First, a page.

Is there a Nativity Gap? New Evidence on the Academic Performance of Immigrant Students
Education Finance and Policy. Vol. 1, No. 1, Pages 17-49. March 29,
Schwartz, A.E. & Stiefel, L.
Public schools across the United States are educating an increasing number and diversity of immigrant students. Unfortunately, little is known about their performance relative to native-born students and the extent to which the "nativity gap" might be explained by school and demographic characteristics. This article takes a step toward filling that void using data from New York City where 17 percent of elementary and middle school students are immigrants. We explore disparities in performance between foreign-born and native-born students on reading and math tests in three waysï¿½using levels (unadjusted scores), "value-added" scores (adjusted for prior performance), and an education production function. While unadjusted levels and value-added measures often indicate superior performance among immigrants, disparities are substantially explained by student and school characteristics. Further, while the nativity gap differs for students from different world regions, disparities are considerably diminished in fully specified models. We conclude with implications for urban schools in the United States.
Separate and Unequal Care in New York City
Journal of Health Care Law & Policy, Vol. 9, Number 1.
Calman, N.S., Golub, M., Ruddock, C., Le, L. & Kaplan, S.A.
Bronx Health REACH, a coalition of community- and faith-based groups, health care providers, and an academic institution, recently examined the causes of racial and ethnic health disparities in the southwest Bronx and identified separate systems of care for uninsured and publicly insured patients, who are predominantly people of color, and those with private insurance. We found evidence that patients are sorted into segregated pathways of care, a system of medical apartheid in which differential care contributes to disparities in health care and health outcomes.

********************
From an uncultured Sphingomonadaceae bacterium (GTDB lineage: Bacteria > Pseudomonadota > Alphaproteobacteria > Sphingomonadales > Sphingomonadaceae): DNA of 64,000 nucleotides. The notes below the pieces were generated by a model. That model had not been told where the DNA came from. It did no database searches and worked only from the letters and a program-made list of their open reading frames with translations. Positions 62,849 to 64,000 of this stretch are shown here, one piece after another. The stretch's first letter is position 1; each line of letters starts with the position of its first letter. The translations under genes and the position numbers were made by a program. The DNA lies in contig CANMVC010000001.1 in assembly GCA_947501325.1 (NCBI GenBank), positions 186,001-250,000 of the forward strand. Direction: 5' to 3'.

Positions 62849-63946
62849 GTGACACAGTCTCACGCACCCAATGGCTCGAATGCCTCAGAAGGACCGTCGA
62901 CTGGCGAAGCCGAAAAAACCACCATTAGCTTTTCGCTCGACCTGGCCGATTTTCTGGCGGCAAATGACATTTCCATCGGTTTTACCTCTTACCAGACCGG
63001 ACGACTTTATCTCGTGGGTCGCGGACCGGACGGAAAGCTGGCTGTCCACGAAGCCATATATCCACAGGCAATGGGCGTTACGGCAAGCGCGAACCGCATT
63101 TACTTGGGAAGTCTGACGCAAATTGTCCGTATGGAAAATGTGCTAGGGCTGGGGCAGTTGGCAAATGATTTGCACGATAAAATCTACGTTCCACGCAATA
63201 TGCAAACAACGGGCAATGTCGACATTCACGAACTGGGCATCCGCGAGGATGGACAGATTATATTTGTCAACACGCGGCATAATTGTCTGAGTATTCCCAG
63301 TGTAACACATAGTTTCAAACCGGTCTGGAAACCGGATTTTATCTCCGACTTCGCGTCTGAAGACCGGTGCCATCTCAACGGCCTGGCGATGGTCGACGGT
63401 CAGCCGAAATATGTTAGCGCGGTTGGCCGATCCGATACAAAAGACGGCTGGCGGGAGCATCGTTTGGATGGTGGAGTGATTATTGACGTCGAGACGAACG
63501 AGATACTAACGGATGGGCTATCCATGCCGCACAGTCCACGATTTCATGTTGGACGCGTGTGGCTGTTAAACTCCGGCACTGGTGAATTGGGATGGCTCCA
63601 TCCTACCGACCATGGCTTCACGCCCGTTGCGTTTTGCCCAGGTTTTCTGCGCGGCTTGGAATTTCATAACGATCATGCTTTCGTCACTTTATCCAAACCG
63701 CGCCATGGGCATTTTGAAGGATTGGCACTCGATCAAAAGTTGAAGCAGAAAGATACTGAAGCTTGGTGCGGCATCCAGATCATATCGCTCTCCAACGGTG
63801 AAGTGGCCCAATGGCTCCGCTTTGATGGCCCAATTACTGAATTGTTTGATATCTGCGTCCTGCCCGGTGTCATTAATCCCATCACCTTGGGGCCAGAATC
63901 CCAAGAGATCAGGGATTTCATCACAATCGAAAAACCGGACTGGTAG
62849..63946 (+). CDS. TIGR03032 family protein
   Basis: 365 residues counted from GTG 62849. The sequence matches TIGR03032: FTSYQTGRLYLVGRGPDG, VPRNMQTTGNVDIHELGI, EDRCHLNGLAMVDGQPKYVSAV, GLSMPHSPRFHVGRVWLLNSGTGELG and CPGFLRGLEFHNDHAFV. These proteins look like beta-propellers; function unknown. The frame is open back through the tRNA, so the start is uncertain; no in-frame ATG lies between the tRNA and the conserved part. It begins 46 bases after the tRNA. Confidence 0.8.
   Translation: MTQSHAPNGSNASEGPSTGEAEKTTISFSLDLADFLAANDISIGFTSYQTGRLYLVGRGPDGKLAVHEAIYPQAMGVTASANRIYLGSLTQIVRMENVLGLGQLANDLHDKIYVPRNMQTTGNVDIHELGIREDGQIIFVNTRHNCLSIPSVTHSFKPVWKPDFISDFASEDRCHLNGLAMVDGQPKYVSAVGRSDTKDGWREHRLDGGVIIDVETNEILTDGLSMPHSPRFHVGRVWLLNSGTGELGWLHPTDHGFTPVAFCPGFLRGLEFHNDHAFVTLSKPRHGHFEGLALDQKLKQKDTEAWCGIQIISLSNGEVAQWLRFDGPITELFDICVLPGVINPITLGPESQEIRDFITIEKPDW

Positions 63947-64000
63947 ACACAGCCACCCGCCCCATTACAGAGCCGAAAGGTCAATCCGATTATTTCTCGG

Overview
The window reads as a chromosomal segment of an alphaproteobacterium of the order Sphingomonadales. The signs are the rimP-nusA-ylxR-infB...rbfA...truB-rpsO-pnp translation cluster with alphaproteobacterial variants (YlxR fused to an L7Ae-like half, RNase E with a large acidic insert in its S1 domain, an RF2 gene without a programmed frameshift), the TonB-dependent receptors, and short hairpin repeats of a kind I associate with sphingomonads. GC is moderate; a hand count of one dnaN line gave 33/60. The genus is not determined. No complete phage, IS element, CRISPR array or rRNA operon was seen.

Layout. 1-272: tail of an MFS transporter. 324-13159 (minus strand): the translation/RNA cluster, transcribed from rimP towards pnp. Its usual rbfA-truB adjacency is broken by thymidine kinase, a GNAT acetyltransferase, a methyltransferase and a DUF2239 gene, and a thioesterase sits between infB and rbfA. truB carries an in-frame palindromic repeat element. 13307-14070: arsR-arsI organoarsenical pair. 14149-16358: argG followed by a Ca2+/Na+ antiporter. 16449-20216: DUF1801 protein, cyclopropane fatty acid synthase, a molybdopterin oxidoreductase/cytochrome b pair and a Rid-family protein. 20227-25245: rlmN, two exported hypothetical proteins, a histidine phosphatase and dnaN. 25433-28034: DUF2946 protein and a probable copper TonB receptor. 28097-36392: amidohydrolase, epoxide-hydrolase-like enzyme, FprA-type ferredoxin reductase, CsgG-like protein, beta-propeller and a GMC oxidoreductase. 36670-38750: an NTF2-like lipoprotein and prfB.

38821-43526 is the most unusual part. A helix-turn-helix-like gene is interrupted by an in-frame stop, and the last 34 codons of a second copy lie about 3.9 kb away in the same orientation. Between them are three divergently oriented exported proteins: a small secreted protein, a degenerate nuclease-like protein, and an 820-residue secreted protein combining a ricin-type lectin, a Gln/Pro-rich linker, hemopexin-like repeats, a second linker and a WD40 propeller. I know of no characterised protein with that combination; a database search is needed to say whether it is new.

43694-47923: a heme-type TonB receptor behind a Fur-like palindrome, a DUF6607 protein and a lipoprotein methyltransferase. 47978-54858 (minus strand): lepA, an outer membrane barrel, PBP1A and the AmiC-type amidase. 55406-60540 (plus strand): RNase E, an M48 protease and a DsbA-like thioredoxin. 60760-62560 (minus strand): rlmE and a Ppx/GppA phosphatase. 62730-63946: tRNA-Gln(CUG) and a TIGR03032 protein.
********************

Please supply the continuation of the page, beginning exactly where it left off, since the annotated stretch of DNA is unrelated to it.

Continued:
Women of Color in New York City: The Challenges of the New Global Economy
First Annual Status of Women of Color Report.
The first Status of Women of Color Report originated out of the need to provide data and research focusing on women of color. By drawing attention to the trends seen in income, unemployment, welfare, and incarceration for women of color in New York city , this report summarizes their achievements and lack of it during the 1990's.
Women Of Color In New York City:Still Invisible In Policy
Second Annual Status of Women of Color Report.
Stafford, W.W. & Salas, D.
Demography is not destiny. While groups of color - Asians, Blacks, Latinos, and Native Americans - have emerged as New York City's new majority, large segments of the groups remain burdened by many of the historical problems associated with disadvantaged minorities. This report highlights the problems faced by lower-income women of color, especially single mothers. Often bypassed during the economic boom of the 1990s, these women have found that employment opportunities have all but evaporated in the current economic malaise. The elimination of federal welfare entitlements have only served to exacerbate these problems. To read more click on the link below.
Racial Segregation in Multiethnic Schools: Adding Immigrants to the Analysis
In Carol Camp Yeakey, Ed., Neighborhoods, Schools, and Social Inequality, Elsevier, Inc.
Ellen, I.G., O'Regan, K., Schwartz, A.E. & Stiefel, L.
Racial segregation in America's schools remains persistently and disturbingly high, despite decades of institutional and policy changes. This paper considers one recent change common to many urban school districts - immigration - and examines whether and how the presence of a large number of immigrant students affects racial segregation. Exploiting a student-level data set including all elementary and middle school students in New York City's public schools, sixteen percent of whom are immigrants, we conduct a series of descriptive and exploratory analysis of possible avenues of influence. While it is unclear ex ante, both theoretically and compositionally, whether the presence of immigrants should increase or decrease inter-racial interaction, our results point to a decrease. Racial stratification of foreign-born students is generally higher than that of their native-born counterparts, and this is not solely attributable to income or language-skill differences. And while this heightened segregation decreases with time in the school system, the foreign-born/native-born differential is never eliminated. Importantly, we do find that there are very large differences within the immigrant population. Thus, the effect of immigrants on patterns of racial interaction in any district will depend crucially not only on the race of the immigrants, but also on their particular country of origin.